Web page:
It did.

Before serving, made some cornmeal zeppole, which are fried, making them delicious. It was like deep-fried cornbread. Win.

When we had this, it was mentioned that it tasted like buttered corn pudding, which I totally agreed with. It wasn't until the next day that I realized something funny about that: There is no butter in the dish. So I had another one that night, to see if I still thought that it tasted like buttered corn, now that I was aware of the lack of butter … and it still did. I have no idea. Supposing that the cream and the salt acted in concert to trick us into thinking butter.

This was not one of the desserts we got hit with when we went to Babbo in May. But pastry chef Gina DePalma recently tweeted that this was one of Mario's favorite desserts, and it was season in New York, so it was back on the menu. So if you're in New York, and can get a Babbo rez, the sweet corn crema comes highly recommended.

Allergy update: The blackberries made me a little itchy. But no big deal. I've dealt with worse. But I don't so much want them again. I have some more in the freezer, where they won't grow mold. We'll see.

Up next: spaghetti with sweet 100 tomatoes

Monday, August 22, 2011

babbo garden closed for summer

In Florida, we're all backward. Our farmer's markets open when everyone else's are closing, and they close when they open everywhere else. It's because it's hot here, and humid, and even if people are willing to go outside, plants are smart enough to avoid growing.

So the Babbo garden is pretty brown right now. But before we close it down for the season, here is a recap of some of the dishes we got for about $6 worth of seeds:

From the bitter greens (dandelion and escarole, both easy to grow, but not my favorite to eat)

This was my favorite of the bitter green dishes. But if I made it again, I'd use spinach.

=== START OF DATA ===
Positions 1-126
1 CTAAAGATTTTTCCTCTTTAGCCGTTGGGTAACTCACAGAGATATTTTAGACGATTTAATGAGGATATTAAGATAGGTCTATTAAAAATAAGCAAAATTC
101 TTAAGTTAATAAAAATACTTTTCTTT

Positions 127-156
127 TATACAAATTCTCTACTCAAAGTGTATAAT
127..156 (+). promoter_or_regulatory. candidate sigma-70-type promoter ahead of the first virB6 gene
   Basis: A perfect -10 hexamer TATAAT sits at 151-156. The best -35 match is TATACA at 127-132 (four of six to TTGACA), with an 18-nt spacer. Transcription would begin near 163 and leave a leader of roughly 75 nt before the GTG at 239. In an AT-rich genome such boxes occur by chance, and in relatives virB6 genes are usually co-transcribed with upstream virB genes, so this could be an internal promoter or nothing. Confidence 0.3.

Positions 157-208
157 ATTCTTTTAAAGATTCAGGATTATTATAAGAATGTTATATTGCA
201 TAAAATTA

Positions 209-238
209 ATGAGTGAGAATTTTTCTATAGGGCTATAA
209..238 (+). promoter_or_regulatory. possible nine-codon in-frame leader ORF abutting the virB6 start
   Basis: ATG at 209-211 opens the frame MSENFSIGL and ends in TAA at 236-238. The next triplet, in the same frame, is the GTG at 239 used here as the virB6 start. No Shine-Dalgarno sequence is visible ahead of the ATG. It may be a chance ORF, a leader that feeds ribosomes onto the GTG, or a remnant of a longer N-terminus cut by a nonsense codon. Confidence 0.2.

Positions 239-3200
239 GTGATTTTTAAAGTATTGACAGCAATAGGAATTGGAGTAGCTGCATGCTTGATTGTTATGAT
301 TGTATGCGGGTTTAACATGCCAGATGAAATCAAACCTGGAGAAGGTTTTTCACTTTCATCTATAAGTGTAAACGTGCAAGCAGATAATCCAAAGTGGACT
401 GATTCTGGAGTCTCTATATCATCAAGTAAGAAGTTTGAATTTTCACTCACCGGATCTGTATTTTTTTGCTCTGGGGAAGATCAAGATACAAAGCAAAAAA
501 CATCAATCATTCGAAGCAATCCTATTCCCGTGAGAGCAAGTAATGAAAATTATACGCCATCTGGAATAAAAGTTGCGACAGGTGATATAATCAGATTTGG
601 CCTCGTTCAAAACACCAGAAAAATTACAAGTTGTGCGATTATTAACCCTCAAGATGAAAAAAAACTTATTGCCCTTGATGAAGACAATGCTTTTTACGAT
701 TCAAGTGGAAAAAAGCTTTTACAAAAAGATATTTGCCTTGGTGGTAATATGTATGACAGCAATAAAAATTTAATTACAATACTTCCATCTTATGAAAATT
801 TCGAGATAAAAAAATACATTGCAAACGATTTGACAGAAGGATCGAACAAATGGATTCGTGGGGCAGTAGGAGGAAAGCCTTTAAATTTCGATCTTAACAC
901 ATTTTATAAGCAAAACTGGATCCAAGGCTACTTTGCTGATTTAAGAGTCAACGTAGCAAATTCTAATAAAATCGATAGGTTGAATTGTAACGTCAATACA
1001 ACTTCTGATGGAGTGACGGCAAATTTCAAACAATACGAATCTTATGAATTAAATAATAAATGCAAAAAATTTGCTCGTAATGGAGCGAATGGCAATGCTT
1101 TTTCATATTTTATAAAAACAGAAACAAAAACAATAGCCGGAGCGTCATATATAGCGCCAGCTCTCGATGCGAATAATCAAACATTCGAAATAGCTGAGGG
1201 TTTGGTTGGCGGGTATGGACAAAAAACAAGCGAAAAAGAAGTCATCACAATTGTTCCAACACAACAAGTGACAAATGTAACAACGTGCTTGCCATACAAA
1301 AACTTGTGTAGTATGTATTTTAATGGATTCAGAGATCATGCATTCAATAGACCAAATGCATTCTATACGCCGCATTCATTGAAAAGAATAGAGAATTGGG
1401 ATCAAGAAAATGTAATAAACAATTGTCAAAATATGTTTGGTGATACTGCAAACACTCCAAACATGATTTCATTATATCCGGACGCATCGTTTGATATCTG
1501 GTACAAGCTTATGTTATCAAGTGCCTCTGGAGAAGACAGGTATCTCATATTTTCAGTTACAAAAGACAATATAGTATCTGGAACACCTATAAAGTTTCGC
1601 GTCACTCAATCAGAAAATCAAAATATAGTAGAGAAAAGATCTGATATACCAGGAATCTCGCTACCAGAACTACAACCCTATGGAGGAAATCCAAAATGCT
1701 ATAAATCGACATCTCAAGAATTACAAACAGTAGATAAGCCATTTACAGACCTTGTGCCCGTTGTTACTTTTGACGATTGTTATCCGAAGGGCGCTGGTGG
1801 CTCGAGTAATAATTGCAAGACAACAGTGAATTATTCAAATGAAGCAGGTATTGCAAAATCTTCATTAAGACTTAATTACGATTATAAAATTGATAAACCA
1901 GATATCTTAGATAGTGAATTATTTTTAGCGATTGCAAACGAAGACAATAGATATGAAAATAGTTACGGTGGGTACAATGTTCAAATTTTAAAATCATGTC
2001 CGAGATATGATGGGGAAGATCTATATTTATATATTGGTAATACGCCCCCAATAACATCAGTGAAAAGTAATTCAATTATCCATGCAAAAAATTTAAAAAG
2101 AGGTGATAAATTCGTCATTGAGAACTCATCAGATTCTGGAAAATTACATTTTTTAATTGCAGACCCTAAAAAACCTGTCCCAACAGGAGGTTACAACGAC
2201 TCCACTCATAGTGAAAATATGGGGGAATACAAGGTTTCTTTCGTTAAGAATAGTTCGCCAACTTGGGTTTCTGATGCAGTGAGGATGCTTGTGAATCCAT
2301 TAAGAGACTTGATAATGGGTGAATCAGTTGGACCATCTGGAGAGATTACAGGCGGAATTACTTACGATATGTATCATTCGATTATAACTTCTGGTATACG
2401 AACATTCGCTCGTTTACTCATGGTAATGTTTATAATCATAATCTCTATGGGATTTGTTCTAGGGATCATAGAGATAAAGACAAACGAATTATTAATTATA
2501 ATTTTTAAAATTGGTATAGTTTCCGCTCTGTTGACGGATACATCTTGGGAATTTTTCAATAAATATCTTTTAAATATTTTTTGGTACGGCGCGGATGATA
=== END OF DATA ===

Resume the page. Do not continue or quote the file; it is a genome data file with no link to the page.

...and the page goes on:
From the sungold tomatoes:

From the teardrop tomatoes:

The sungold tomatoes were my favorite thing of the things we grew, and I would grow them again. The teardrops also tasted good, despite the fact that two of the three dishes they were in were not my favorite. But they were a little weird to grow. It was hard to harvest them before they developed splits in the skin. Really sweet, though. And the pork chop was one of my favorite dishes.

So, I'm about to put in tomato seeds for Babbo Garden 2.0. And will try again with the sweet peas, the only thing that was a total fail in 1.0. Considering a couple other things, too, but not sure yet. I think I have a couple more weeks to decide.

Up next: sweet corn crema.

Monday, August 8, 2011

pork chop milanese

With this dish, we closed the Babbo Garden 1.0, the teardrop tomatoes making the last appearance of the crops I grew this year.

Otherwise, its about as straight-forward as a recipe can get. I have coated pork chops with bread crumbs before. I had never made my own bread crumbs to coat a pork chop before, so there's a little new ground.

The lemon made sense, and the teardrops had a nice acidity too them, too.

I feel certain I will make this dish a million more times.

Up next: Babbo Garden 1.0 roundup.

Thursday, August 4, 2011

snapper in cartoccio

I'm trying to think of any drama I can attach to this post.

"Oh man, the fish was so hard to get." Well, no. It's snapper. It's always in every store around here. Usually minutes off the boat.

"The recipe called for sungold tomatoes, and no one around here sells them." True, but I grew some. I have gone on and on about this, I know. But I love that photo at the top.

"I had to saute garlic cloves in sweet wine to make this dish." Wait. That was easy. And delicious.

Maybe i should've grown the tree to make the parchment to wrap the fish in. That would have been hard core. And dumb.

So I made the sweet garlic cloves and put them in a piece of parchment with a filet of snapper and the tomatoes, and pea pods and clams and wine.

All good.
Up next: pork chop milanese, also not dramatic.